NEW YORK (Reuters Health) - The intestines, not the stomach, are responsible for this feeling, opening the way to fight obesity, according to a new study.

Researchers from the United States found in a new study that it is the intestine, not the stomach, that sends a signal of feeling full to the brain, and instructed the body to stop eating.

The researchers said in their study published in the journal "Cell" on cell research that there are nerves in the intestines record the intestinal diastole and send a nerve signal to the brain, adding that the results could explain the reasons for the success of stomach reduction in weight reduction.

The study indicates that the human body measures the quantity and quality of food, and accurately regulates the volume of food we eat, and the time when you should stop eating.

Although food is important to human life, "we do not yet understand" exactly how the body stops hunger, said study author Zachary Knyat of the University of California.

The researchers pointed out that many of the nerve fibers in humans participate in the transmission of a sense of satiety, and these signals are transmitted through a central cerebral nerve known as the vagus nerve to the brain.

Scientists have developed through this study what can be described as a map of nerves in the stomach and intestines, relying on the biological and anatomical characteristics of the nerves, and showed them through experiments on mice that the nerve fibers in the intestines control food, where stimulation of these nerves in mice Hungry to stop eating.

Although the nerves that record the diastole of the stomach inhibit the desire to eat, this effect was not as strong as the nerves that measure the diastole of the intestine, and this says lead researcher Ling Bai "This was somewhat unexpected, because according to the belief that decades ago, It is the stomach that records the volume of food, while the hormone receptors in the intestines measure the energy content of this food.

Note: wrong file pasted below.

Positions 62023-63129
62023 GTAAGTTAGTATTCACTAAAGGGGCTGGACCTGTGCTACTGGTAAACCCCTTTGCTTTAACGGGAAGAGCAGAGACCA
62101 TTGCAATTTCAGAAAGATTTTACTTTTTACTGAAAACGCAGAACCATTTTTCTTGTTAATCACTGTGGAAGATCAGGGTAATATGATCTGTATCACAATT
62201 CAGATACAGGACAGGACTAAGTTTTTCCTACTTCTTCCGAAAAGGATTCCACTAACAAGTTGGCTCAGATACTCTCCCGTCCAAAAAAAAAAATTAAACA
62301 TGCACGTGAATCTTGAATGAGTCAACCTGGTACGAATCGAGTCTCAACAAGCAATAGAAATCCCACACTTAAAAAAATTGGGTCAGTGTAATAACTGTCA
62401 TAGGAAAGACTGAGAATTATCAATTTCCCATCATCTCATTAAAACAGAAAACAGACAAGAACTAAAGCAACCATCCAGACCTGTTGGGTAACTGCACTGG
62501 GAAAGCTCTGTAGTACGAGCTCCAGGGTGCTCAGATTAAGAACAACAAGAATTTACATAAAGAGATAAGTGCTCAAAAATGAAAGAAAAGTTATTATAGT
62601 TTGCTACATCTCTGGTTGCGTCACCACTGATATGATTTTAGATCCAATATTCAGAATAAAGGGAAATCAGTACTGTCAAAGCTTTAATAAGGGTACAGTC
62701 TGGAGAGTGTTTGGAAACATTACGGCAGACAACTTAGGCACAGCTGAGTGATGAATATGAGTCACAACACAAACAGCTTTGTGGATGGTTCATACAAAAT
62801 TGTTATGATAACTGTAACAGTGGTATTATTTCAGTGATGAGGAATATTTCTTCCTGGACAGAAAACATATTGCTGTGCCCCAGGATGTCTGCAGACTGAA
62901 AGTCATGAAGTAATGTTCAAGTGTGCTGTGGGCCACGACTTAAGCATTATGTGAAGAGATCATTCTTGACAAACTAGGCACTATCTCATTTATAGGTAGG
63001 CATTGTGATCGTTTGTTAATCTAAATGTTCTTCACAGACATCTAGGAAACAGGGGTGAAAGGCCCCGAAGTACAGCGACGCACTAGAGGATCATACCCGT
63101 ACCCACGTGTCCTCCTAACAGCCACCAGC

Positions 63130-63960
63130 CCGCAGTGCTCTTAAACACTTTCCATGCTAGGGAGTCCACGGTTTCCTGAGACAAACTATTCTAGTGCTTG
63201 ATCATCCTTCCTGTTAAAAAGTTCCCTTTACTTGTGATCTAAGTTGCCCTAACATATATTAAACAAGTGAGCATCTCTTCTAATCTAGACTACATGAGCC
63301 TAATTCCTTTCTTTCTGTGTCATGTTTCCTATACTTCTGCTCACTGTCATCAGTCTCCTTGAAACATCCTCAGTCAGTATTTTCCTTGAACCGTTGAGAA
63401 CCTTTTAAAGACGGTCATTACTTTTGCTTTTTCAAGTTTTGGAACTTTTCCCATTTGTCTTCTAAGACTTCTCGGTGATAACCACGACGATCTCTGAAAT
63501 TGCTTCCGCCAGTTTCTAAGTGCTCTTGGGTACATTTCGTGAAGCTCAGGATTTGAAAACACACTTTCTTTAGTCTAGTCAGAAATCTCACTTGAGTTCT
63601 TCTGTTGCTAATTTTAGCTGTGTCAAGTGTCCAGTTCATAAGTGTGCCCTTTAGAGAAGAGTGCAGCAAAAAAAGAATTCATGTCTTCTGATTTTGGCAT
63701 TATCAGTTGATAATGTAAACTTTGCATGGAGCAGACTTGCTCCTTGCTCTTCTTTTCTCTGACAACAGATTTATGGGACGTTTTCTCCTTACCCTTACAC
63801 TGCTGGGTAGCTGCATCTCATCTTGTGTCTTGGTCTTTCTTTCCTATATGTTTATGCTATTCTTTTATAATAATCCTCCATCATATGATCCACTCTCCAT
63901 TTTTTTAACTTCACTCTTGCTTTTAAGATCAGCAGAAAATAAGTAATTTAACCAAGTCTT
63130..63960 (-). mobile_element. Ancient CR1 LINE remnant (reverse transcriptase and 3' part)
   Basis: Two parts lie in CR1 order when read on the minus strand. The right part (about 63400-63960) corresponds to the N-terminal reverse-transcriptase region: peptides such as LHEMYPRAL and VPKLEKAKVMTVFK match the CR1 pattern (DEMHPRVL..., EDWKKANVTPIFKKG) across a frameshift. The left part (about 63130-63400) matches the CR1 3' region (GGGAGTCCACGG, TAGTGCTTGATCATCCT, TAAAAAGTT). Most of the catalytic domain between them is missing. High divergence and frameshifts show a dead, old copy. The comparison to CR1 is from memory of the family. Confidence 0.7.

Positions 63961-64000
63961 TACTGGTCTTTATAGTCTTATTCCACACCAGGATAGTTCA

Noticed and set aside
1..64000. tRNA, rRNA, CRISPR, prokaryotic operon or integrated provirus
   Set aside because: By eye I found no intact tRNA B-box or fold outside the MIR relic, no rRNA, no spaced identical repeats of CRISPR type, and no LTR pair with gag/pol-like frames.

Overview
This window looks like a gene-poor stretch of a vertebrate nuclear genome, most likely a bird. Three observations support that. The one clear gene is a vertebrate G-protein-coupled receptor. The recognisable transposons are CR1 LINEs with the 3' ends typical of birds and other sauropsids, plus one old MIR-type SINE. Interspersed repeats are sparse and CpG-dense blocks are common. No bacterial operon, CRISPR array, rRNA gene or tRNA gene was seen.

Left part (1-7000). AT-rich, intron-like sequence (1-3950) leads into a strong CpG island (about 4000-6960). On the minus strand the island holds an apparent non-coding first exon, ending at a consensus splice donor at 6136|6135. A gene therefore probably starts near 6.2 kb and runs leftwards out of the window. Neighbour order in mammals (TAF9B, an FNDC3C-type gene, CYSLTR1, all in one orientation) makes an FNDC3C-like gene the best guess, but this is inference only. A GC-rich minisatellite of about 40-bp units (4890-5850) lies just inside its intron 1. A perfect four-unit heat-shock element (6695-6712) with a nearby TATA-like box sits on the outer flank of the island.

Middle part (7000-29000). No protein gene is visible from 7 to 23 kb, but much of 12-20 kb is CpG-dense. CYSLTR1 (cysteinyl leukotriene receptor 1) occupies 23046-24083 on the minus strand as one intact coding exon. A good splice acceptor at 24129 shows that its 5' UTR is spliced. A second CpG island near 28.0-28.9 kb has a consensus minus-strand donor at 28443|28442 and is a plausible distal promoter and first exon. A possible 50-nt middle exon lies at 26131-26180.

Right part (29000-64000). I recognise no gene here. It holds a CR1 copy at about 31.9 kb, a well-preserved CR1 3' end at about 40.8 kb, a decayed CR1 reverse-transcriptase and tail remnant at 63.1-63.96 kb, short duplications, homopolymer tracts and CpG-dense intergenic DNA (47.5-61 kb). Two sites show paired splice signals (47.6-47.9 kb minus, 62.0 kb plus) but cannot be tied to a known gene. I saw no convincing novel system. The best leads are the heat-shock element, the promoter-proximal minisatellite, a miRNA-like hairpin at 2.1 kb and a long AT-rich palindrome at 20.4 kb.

The research raises the question of the extent to which receptors can be directed to contribute to the fight against obesity, while the researchers believe that the study may provide in the future an explanation for the reasons behind the success of stomach reduction in obese people "but this is only a prediction must be validated," according to nicknames .

Obesity damage
Obesity raises the risk of many diseases, such as diabetes, high blood pressure, heart failure, heart attacks, back pain and arthritis, said German nutrition expert Annette Saberski.

Other illnesses include shortness of breath, snoring, sleep apnea, severe sweating, and depression.

To avoid these risks, Sabersky advises to address obesity through a healthy diet low in sugars and fats, while avoiding what is known as "emotional eating", ie eating in the event of sadness or stress. A: No

Along with diet modification, exercise should also be maintained at a rate of 150 minutes per week, especially endurance sports such as walking and swimming, with muscle-strengthening exercises as well.